It's easy to understand why managers make significant mistakes in their daily management of the people they employ. Many managers lack fundamental training in managing people, which is usually manifest in their inability to practice the significant soft skills necessary to lead.
But, even more importantly, many managers lack the values, sensitivity, and awareness needed to interact effectively all day long with people. The best managers fundamentally value and appreciate people. They also excel at letting people know how much they are valued and appreciated.
How important is it to help your managers succeed? Beyond description. Managers and how they manage their reporting staff members set the tone for your entire business operation. Managers are the front line representation of your business.
The Importance of Managers
They are the cogs that hold your organization together because all of your employees report to them—for better or for worse. The majority of communication about the business is funneled through your managers. For your business and employees to succeed, your mid-level managers must succeed and become adept at managing in a style that empowers and enables employees.
Skills and techniques are easier to teach, but values, beliefs, and attitudes are much harder to teach—and harder for managers to learn. These are the underlying issues that will most make managers successful—or not.
Select Managers for Managing People
In a job description for a manager, core job functions, traits, and abilities are listed. With this as a guide, manager selection should focus on both the management skills and the candidates' cultural fit. Since they are in a position to influence a large number of your employees, you want to make sure that you get both components right.
Within the cultural fit component of your interview and selection process, a candidate for a manager position must demonstrate that he or she has beliefs, values, and a work style that are congruent with those of your organization. It includes having a commitment to empowering and enabling other employees also to contribute their best work.
In a people-oriented, forward-looking organization, you'll want to interview and select managers who exhibit these characteristics.
- Value people
- Believe in two-way, frequent effective communication and listening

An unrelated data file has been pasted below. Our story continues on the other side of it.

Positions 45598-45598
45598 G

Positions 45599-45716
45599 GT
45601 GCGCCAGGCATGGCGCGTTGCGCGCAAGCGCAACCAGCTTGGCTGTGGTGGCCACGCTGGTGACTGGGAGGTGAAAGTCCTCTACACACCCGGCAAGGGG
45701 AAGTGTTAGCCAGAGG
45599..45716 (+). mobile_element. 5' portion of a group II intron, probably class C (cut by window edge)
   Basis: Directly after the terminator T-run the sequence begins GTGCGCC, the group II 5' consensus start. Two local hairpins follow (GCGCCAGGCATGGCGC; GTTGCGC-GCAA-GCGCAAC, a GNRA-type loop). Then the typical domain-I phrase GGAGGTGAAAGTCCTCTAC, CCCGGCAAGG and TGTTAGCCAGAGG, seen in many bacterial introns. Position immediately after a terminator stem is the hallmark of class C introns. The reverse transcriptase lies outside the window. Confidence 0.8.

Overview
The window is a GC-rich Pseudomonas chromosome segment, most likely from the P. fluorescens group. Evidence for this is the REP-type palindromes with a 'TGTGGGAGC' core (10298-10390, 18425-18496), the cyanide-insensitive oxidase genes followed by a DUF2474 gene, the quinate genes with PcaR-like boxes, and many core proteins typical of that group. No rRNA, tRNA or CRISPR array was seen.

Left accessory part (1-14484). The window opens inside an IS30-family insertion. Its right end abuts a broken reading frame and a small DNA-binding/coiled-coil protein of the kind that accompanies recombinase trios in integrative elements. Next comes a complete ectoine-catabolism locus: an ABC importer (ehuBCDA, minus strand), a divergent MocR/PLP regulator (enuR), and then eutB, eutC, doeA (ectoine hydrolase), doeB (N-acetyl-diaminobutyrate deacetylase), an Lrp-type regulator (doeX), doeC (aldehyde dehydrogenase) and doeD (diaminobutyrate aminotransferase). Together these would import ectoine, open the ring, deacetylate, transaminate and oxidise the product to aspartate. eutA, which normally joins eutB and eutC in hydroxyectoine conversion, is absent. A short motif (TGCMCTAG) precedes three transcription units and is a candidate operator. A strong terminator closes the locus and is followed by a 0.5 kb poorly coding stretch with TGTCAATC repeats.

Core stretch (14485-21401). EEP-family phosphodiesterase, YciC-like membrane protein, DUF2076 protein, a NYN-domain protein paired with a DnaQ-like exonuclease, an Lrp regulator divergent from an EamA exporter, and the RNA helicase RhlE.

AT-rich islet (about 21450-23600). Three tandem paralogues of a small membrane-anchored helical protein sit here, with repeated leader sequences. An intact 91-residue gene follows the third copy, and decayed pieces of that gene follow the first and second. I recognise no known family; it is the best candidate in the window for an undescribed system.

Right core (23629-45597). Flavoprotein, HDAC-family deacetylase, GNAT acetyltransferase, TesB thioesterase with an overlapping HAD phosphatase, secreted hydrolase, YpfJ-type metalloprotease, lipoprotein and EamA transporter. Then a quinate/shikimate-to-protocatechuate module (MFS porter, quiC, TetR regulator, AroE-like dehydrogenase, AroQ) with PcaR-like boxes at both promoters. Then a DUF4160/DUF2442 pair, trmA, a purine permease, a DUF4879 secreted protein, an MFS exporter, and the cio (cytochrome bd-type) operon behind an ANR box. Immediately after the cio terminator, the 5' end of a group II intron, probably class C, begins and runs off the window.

- Want to create an environment in which employees are empowered to take charge of their jobs
- Able to hold people accountable and responsible without using punitive measures
- Demonstrate leadership and the ability to set a clear direction
- Believe in teamwork
- Place the customer at the center of their reason for existence and regard reporting staff as customers
With all of this in mind about managers, preventing management mistakes and dumb decisions is paramount for a successful organization. Do you want to become a better manager? Here are the managing behaviors you should most want to work towards.
Get to Know Your Employees
Developing a relationship with reporting employees is a key factor in managing. You don't want to be your employees' divorce counselor or therapist, but you do want to know what's happening in their lives. When you know where the employee is going on vacation or that his kids play soccer, you are taking a healthy interest in your employees' lives.
Knowing that the dog died, expressing sympathy, or that her daughter won a coveted award at school make you an interested, involved boss. Knowing employees will make you a better manager, a manager who is more responsive to employee needs, moods, and life cycle events.
Provide Clear Direction
Managers fail to create standards and give people clear expectations, so they know what they are supposed to do, and wonder why they fail. If you make every task a priority, people will soon believe that there are no priorities. More importantly, they will never feel as if they have accomplished a complete task or goal.
Within your clear expectations, if you are either too rigid or too flexible, your reporting employees will feel rudderless. You need to achieve an appropriate balance that allows you to lead employees and provide direction without dictating and destroying employee empowerment and employee engagement.
Trust Them From the Start
All managers should start out with all employees from a position of trust. (This shouldn't change until the employee proves himself unworthy of that trust.) When managers don't trust people to do their jobs, this lack of trust plays out in a number of injurious ways
Micromanaging is one example. Constantly checking up is another. Treat people as if they are untrustworthy—watch them, track them, admonish them for every slight failing—because a few people are untrustworthy. Are you familiar with the old tenet that people live up to your expectations?